And what a sign it is!

A baby…

tightly and unexceptionally wrapped in strips of cloth…

and laying in a feeding trough––

a humble scene that would have been repeated…

every single day…

throughout first-century Palestine.

It’s remarkable only in its unremarkableness.


the sign of God’s salvation breaking into our world is one of utter ordinariness.

God’s salvation is to be found in the commonplace.

God’s salvation is to be found wrapped up in our common humanity.

As Marshall McLuhan reminds us, “The medium is the message”.

But, more than that… 

in this particular case…

the sign and the signified are one and the same.

In other words…

the birth of Jesus is not a necessary precursor to our divine salvation.

The incarnation––


is our salvation.


But how?


If Jesus is not “Saviour” because of his sacrificial death…

then how is his birth––

or his very existence––

a means of salvation?


Precisely because the sign and the signified are one and the same.

The ordinariness of the sign…

suggests, in fact, the ordinariness of the signified.

And it’s in that ordinariness that our salvation lays.

We’re used to thinking of Jesus as remarkable…

or as special…

or, even, as unique.

But what if he’s not?

What if this story is suggesting the exact opposite?

What if the story of the incarnation is suggesting to us that this is who we are meant to be?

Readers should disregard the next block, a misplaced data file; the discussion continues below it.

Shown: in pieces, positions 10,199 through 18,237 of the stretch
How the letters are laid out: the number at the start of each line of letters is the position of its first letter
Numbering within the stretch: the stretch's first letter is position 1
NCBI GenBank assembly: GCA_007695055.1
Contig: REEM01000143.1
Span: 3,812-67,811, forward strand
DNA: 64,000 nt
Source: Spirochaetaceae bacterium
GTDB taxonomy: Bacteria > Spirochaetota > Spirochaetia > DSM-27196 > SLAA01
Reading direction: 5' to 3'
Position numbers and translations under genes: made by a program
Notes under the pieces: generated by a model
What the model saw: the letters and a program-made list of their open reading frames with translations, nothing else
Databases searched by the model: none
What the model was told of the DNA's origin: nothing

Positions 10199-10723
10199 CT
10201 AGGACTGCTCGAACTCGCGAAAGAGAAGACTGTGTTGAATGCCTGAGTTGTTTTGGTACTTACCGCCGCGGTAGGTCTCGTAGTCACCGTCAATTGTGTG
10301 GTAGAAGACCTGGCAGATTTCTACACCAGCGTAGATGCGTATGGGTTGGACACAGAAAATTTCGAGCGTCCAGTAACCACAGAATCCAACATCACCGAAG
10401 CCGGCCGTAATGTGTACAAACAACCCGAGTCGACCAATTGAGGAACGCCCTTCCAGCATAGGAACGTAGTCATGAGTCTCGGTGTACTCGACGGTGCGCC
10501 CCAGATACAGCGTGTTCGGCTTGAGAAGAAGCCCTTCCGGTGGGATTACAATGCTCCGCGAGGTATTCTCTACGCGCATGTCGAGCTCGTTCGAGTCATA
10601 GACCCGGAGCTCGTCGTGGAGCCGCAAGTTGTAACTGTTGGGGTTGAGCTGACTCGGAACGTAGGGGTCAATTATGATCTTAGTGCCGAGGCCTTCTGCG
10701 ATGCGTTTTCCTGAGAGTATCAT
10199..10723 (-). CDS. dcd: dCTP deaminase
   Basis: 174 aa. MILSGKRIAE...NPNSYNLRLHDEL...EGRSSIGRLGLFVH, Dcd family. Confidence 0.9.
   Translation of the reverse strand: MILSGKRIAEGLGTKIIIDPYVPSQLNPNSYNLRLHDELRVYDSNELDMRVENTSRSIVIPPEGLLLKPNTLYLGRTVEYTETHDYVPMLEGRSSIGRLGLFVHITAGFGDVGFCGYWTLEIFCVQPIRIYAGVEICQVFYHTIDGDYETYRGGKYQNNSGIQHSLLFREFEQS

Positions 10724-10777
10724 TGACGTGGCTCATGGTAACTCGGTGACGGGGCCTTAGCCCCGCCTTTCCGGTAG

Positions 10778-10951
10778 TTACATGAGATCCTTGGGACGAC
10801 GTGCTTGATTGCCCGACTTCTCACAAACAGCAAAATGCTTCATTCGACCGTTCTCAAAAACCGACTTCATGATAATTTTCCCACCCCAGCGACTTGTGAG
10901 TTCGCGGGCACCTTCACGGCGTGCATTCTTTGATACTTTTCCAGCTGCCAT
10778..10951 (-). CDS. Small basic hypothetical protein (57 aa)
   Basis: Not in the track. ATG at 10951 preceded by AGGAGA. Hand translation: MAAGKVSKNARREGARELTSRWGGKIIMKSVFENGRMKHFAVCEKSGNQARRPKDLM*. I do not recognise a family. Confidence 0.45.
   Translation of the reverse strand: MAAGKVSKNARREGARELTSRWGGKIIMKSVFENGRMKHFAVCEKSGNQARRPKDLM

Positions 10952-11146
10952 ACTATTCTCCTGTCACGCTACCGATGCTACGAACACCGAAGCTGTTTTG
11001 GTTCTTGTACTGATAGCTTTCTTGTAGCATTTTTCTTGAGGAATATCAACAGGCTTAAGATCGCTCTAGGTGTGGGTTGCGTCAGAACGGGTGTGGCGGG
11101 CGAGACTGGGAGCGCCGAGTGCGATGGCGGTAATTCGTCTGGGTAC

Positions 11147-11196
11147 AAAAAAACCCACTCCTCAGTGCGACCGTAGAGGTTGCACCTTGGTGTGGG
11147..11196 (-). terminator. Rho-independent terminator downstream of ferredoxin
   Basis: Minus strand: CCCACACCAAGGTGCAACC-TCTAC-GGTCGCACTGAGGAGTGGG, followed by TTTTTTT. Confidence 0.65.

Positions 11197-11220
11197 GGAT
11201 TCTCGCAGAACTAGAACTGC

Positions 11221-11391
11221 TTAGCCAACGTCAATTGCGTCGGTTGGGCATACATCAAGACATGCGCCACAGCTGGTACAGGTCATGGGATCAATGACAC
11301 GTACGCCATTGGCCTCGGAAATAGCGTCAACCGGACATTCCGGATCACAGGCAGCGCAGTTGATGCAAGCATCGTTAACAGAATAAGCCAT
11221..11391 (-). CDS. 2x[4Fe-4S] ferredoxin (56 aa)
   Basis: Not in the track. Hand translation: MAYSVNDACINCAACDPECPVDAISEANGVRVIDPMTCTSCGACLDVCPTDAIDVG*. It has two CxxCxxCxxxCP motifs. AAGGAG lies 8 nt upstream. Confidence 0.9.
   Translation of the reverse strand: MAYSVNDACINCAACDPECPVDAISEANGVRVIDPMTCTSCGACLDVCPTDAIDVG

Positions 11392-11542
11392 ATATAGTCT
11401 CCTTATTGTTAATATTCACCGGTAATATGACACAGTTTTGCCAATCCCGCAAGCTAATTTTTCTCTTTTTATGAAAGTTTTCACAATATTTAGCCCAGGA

What if this is who God intends us––

all of us––

to become?

What if the whole point of Jesus’ birth––

and the utter unremarkableness of it––

is meant to point us to what it means to be truly human…

and what we can become if we are open to God’s Spirit in the way that Jesus would be?

What if the salvation that God intends for us––

symbolised is the commonality of Jesus’ birth––



in us learning to be who we were meant to be?


And yet, that’s precisely what the story is suggesting!

For, having announced the in-breaking of God’s salvation…

through this ordinary, unremarkable event…

the angels suddenly break into song…

praising God…

and announcing “peace” on earth “among those whom God favours”…

or, as the original Greek can also be translated…

among those of “good will”.

Now, it’s important to remember that…

within ancient Hebrew thought…


or shalom––

was not simply the absence of conflict and violence…

as it is conceived, so often, in our way of thinking.

For them, ‘peace’ wasn’t defined simply by what it’s not. 

Rather, the Hebrew concept of ‘peace’ was defined positively…

as something much fuller and richer.

For them, ‘peace’ was a state of being–– 

which was characterised by harmony, prosperity, happiness, and wholeness.

For them, ‘peace’ was a life in which people were free to realise their potential––

free to be whom God intended them to be. 


within our story…

that is the salvation to which the ‘sign’ of Christmas points us;

that is the salvation which incarnation inaugurates…

among those of ‘good will’;

among those who are open to see “what the Lord has made known to us”.


Jesus’ birth is a means of salvation…

because it shows us––

because he shows us––

who we’re meant to be.